21. As- regards the attack on the deceased, however, it is difficult to hold that the accused had the common intention of causing his death. In this connection it may be noted that the target of attack was P.W. 7 and, when he escaped unscathed, the wrath of the assailants fell on P.Ws. 2 and 3 in the first instance and then on the deceased. The deceased was only a groom working under P.W. 7. He was not even a witness in the criminal case which was then pending against the accused. The accused had no cause for enmity against him.

It was only because he intervened when P.W. 2 was being attacked, that the assailants turned their attention to him. As laid down by the Judicial Committee of the Privy Council in Mahbub Shah v. Emperor A.I.R. 1945 PC 118 (A).

In their Lordships' view, the inference of common intention within the meaning of the term in Section 34 should never be reached unless it is a necessary inference deducible from the circumstances of the case.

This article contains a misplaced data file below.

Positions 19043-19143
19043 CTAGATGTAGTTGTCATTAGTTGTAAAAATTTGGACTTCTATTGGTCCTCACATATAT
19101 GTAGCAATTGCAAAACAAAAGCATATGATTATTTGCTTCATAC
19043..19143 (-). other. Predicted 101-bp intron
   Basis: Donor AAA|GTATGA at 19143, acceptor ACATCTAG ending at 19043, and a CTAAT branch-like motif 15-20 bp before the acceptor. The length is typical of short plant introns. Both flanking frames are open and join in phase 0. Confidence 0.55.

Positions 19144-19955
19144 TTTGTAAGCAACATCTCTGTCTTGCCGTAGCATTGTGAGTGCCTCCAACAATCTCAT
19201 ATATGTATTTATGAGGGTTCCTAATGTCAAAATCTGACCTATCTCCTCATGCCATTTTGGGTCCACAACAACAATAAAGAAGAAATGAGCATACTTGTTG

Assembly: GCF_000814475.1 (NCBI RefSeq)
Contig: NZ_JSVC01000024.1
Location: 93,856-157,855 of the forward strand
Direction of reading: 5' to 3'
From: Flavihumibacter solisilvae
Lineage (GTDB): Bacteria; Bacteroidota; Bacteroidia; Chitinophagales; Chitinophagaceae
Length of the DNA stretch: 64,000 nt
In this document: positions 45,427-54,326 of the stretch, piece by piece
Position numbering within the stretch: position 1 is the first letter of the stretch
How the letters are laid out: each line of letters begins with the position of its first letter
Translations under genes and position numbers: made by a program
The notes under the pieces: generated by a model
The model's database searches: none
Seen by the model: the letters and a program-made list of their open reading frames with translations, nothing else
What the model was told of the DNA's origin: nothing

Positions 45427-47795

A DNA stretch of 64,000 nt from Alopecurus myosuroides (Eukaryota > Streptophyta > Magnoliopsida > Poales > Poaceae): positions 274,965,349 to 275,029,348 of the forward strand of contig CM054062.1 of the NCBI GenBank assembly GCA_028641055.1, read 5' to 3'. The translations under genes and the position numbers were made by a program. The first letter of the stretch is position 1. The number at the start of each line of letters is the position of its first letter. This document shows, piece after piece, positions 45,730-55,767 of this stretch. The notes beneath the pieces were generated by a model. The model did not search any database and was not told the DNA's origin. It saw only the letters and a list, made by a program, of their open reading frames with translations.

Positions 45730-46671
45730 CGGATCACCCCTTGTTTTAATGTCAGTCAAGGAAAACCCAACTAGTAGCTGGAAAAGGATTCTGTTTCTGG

22. In the result, we confirm the convictions of all the accused under Sections 324 and 326 read with Section 34, IPC The sentences of two years' rigorous imprisonment under Section 324 are confirmed. The sentence of 8 years' rigorous imprisonment imposed on each of the accused under Section 326, IPC is reduced to one of 7 years' rigorous imprisonment.

23. The convictions of the accused under Section 302 read with Section 34, IPC and the sentences of death passed on A-l to A-5 and A-7l and the sentence of life imprisonment passed on A-6 are set aside. Instead, all the accused are convicted under Section 326 read with Section 34, IPC and each of them is sentenced to 7 years' rigorous imprisonment.

24. All the sentences of imprisonment will run concurrently.

25. The convictions under Section 307, IPC are quashed since the accused were not charged with that offence.

26. The learned Sessions Judge has tacked on three fines of Rs. 5/- each on each of the accused in addition to the sentences of death and imprisonment. In our opinion, it is quite unnecessary to impose fines on persons who have been sentenced to death or to substantial terms of imprisonment. All the sentences of fine are set aside.

27. The appeals are allowed to the extent indicated above.

28. Before leaving this case, we should like to point out the haphazard manner in which charges have been framed in this case. The learned Sessions Judge adopted 'in toto' the charges framed by the Committing Magistrate and did not choose to add to or alter the charges.

29. Only one charge was framed against each of (he seven accused in the following terms: